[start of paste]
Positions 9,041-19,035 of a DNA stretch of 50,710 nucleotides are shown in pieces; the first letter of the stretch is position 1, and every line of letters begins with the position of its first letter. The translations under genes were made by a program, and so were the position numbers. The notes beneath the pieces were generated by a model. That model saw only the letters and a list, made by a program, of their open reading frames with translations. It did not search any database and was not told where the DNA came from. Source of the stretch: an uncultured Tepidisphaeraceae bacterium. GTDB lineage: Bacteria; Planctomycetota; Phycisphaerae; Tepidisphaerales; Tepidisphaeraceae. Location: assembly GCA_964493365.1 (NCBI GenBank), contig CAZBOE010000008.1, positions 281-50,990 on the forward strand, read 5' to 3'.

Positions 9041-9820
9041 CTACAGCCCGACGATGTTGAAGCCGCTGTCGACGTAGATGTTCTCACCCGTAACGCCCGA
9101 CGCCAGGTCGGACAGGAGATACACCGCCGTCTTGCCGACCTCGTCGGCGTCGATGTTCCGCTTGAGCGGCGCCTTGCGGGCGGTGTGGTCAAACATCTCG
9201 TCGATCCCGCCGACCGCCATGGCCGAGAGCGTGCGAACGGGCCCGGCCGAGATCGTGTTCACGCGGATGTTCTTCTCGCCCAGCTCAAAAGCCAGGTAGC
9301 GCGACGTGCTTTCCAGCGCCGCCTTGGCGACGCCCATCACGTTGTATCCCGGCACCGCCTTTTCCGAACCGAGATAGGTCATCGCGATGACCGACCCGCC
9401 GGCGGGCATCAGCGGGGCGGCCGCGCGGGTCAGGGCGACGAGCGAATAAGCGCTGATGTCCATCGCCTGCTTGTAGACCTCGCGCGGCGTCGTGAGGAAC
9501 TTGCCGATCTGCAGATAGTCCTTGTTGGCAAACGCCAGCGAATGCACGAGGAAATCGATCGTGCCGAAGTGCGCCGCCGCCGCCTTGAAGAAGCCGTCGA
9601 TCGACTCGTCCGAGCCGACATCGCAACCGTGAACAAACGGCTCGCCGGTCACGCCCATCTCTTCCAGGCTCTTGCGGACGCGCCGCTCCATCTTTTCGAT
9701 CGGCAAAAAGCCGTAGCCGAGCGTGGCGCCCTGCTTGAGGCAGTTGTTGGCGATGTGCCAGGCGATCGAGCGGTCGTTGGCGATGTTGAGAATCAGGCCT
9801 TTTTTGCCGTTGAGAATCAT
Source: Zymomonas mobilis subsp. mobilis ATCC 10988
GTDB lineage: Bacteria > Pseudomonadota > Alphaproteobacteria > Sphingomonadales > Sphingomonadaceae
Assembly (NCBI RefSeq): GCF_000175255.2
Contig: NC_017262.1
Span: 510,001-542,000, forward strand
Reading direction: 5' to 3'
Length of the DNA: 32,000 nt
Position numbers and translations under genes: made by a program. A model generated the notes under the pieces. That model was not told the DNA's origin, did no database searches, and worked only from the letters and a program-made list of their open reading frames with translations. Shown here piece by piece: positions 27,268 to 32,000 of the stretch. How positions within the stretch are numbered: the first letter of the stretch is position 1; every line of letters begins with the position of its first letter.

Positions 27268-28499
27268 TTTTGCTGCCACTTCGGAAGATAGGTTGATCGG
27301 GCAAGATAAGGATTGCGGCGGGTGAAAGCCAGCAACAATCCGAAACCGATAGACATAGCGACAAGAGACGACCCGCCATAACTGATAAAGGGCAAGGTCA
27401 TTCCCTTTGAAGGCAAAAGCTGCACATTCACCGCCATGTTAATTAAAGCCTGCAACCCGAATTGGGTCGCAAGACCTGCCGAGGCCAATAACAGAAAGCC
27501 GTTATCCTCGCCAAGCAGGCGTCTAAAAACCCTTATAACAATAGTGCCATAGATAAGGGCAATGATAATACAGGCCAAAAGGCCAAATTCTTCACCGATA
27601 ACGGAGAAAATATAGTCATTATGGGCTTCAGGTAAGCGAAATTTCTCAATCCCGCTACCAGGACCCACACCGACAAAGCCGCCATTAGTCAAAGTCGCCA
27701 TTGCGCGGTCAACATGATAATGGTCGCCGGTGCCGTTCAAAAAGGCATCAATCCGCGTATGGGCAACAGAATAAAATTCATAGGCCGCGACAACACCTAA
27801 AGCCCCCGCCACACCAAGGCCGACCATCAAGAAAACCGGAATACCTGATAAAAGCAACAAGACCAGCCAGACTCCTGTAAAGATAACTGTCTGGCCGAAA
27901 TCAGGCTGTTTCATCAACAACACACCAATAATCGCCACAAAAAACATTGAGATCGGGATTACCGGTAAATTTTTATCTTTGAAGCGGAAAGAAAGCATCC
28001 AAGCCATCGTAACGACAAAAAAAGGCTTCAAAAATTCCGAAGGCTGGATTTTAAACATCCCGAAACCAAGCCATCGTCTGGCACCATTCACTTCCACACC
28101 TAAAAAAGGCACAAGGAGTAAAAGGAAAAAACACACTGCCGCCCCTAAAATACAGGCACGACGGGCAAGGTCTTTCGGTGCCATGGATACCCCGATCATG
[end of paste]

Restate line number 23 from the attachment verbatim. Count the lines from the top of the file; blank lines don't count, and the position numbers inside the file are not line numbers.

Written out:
27401 TTCCCTTTGAAGGCAAAAGCTGCACATTCACCGCCATGTTAATTAAAGCCTGCAACCCGAATTGGGTCGCAAGACCTGCCGAGGCCAATAACAGAAAGCC